My Love For Stationary: Paper Source Holiday Crackers


Man, I haven’t blogged in a long time. A lot is going on but hey, I’m getting back into blogging. I haven’t written a post in awhile and I honestly miss writing. With researching on how to travel write and running around like a crazy man, It’s time to work my way back into blogging. There might be some TEA to spill but more on that later. As you all know, the holiday season is my absolute favorite: the warmth, the colors, and most importantly, the memories. Also, as a designer and a writer (who has many unfilled journals) the stationary, notebooks, and paper during this beautiful season always makes me swoon. When I visited my local Paper Source in Birmingham, I walked in and saw these wonderful Christmas crackers. I remember as a child, always wanting to try these wondrous thing. With not being being from England, my family never joined in this festivity.


Here’s the history on this Christmas crackers.

Christmas crackers are a traditional Christmas favorite in the UK. They were first made in about 1845-1850 by a London sweet maker called Tom Smith. He had seen the French 'bon bon' sweets (almonds wrapped in pretty paper). He came back to London and tried selling sweets like that in England and also included a small motto or riddle in with the sweet. But they didn't sell very well.Legend says that, one night, while he was sitting in front of his log fire, he became very interested by the sparks and cracks coming from the fire. Suddenly, he thought what a fun idea it would be, if his sweets and toys could be opened with a crack when their fancy wrappers were pulled in half.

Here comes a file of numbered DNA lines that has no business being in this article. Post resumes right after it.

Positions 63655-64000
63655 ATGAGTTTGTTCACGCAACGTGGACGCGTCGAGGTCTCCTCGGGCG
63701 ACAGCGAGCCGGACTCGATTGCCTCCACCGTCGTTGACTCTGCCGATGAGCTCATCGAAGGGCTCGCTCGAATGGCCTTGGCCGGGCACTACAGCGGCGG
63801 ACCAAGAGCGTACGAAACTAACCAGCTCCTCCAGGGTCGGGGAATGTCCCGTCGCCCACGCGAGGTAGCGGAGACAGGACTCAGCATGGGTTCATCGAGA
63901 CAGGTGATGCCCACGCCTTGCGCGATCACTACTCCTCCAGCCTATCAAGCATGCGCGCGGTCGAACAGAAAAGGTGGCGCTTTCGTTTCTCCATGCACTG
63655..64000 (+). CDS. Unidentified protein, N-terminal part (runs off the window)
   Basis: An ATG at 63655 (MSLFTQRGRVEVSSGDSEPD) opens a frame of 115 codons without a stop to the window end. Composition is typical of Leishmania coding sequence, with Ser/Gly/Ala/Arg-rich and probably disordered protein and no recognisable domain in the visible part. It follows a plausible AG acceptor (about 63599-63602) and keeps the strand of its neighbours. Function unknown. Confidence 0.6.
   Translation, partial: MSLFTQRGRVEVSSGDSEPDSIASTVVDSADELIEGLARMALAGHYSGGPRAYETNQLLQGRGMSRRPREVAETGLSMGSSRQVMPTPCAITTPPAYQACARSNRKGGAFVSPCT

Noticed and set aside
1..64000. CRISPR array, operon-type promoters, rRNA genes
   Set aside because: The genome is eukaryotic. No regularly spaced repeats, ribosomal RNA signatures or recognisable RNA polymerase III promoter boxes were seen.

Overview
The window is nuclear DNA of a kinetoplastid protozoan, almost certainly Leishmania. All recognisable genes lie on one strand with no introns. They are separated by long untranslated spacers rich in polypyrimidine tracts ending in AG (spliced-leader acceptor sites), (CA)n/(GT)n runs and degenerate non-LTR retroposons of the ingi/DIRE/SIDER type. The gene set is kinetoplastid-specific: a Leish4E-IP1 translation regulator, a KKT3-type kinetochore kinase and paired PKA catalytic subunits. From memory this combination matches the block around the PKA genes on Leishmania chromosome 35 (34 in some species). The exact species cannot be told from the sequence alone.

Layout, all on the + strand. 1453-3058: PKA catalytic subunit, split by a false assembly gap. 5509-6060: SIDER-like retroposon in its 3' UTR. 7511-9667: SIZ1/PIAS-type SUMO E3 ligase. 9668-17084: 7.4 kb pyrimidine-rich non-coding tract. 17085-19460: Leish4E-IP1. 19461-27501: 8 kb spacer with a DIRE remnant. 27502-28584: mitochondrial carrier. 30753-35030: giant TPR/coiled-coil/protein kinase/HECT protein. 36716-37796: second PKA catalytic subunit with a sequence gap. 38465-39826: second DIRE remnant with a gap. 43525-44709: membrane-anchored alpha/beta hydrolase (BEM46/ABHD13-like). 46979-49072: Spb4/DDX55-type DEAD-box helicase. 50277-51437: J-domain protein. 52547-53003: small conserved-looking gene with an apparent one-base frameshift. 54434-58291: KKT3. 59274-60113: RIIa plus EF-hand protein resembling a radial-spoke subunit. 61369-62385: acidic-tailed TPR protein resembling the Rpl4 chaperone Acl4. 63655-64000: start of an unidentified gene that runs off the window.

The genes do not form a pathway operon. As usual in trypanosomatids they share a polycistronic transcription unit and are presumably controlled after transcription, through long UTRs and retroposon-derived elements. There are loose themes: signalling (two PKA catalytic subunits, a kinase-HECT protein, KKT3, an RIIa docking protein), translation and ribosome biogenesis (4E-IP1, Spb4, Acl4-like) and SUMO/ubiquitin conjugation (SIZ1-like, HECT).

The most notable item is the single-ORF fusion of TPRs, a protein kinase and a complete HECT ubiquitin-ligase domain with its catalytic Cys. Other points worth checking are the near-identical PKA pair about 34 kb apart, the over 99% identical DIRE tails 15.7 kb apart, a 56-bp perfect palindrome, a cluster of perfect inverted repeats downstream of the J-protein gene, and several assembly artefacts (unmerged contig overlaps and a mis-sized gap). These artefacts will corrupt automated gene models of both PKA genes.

Crackers were originally called 'cosaques' and were thought to be named after the 'Cossack' soldiers who had a reputation for riding on their horses and firing guns into the air!

When Tom died, his expanding cracker business was taken over by his three sons, Tom, Walter and Henry. Walter introduced the hats into crackers and he also traveled around the world looking for new ideas for gifts to put in the crackers.

The company built up a big range of 'themed' crackers. There were ones for bachelors and spinsters (single men and women), where the gifts were things like false teeth and wedding rings! There were also crackers for Suffragettes (women who campaigned to get women the vote), war heroes and even Charlie Chaplain! Crackers were also made for special occasions like Coronations. The British Royal Family still has special crackers made for them today!

Very expensive crackers were made such as the 'Millionaire's Crackers' which contained a solid silver box with a piece of gold and silver jewerly inside it!

Cracker manufacturers also made large displays, such as horse drawn carriages and sleighs, for the big shops in London. (1).gif

If you would like to get yourself some of these adorable crackers click here!

Talk to you soon!